Saturday, January 9, 2010

Football was so long the game of the masses. The working man's game and also the working man's escape.

An escape from reality in a way, whether it be your work, your homelife or just the little things that get you down.

To many it still is. When you talk to people as to why they sing and chant and swear their heads off at the football, it's a release. You leave your "real" world behind just for those few magical moments you share with your buddies and your team. It makes all the hassles at work seem forgotten when you can use your hard earned cash for a day at the match.

It's not always a bed of roses. There's anguish involved and sometimes disasters, literally (Ibrox, Hillsborough and many more).

When you switch the TV on these days, it's pretty depressing stuff. My wife won't watch the news. It's not that she doesn't want to know what's going on, but because it's all doom and gloom. You struggle to find happy stories at all in some bulletins.

We live in a world of terror. Executed terror attacks, thwarted terror attacks and the media building up the fear of terror attacks.

Sport, and football in particular, is no longer immune from such atrocities as yesterdays attack on the Togo national team in Togo shows. The working man's one last quiet place is no more.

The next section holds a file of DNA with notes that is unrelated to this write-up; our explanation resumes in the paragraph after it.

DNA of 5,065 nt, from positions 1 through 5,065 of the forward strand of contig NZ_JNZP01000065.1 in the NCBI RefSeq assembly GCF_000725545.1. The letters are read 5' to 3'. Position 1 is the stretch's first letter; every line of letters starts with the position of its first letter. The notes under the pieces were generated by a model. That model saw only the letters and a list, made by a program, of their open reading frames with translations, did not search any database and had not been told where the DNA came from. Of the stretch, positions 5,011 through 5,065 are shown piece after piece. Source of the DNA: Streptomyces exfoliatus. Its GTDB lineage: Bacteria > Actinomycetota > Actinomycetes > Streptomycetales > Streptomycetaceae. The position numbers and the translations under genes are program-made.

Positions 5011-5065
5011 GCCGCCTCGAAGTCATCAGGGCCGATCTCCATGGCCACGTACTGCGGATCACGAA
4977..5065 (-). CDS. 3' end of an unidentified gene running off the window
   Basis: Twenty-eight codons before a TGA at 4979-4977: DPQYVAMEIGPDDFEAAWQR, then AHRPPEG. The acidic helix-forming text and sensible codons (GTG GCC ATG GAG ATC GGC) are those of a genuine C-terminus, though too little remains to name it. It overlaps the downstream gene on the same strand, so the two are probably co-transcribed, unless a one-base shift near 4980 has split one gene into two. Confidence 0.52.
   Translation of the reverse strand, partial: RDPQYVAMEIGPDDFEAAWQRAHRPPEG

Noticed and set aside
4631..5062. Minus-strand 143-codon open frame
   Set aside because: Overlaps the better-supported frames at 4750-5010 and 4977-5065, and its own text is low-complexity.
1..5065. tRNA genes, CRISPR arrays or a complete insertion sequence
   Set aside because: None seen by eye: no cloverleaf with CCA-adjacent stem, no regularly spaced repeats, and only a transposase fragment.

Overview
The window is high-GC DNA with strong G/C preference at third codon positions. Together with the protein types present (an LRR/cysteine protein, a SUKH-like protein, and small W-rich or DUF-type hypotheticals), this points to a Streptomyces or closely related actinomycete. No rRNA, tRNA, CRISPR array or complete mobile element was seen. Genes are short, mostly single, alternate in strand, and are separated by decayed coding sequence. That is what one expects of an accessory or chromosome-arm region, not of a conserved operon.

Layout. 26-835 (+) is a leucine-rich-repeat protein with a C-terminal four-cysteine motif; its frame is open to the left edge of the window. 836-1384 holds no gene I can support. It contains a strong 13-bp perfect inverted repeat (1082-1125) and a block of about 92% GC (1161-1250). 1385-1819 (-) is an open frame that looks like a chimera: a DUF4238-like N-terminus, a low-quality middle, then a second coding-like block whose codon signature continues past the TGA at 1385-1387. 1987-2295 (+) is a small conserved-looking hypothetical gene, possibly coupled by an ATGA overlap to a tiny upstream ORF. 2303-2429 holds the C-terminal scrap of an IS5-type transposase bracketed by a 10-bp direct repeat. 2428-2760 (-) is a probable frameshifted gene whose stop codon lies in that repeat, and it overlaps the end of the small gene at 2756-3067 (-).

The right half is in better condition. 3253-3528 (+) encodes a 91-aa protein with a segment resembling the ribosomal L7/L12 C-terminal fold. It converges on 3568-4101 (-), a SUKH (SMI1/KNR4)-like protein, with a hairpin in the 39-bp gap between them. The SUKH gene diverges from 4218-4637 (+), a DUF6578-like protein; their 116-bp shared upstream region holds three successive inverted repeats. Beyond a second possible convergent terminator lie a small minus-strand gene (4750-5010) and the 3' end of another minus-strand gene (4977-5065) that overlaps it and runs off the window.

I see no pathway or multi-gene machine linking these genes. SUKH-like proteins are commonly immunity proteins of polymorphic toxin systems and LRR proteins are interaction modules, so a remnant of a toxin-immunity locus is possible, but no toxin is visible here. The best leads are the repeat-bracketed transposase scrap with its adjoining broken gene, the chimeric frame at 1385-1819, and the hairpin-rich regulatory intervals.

Other sports have been hit recently of course and there's talk of countries withdrawing from the Commonwealth Games later this year in India for fear of terror attacks. I don't know why though, but football always seemed save to me. I guess the recent attack on the Algerian bus in Egypt was a precurser to what was going to follow on the continent, except the Togo incident had nothing to do with misplaced football fervour.

The Togo team seem to have been in the wrong place in the wrong time but in the world we live in today and with football being the global religion that it is, I fear that this won't be the last terror attack to hit the game in the next wee while.

My hearts go out to the Togo players. What should have been the pinnacle of some of their footballing lives has been shattered. They will undoubtedly have the world behind them as they have made the brave decision to carry on in the tournament as a tribute to those who died and as a defiant stand against the terrorists that won't let ordinary people have ordinary lives.

We salute you. Terror must never win.

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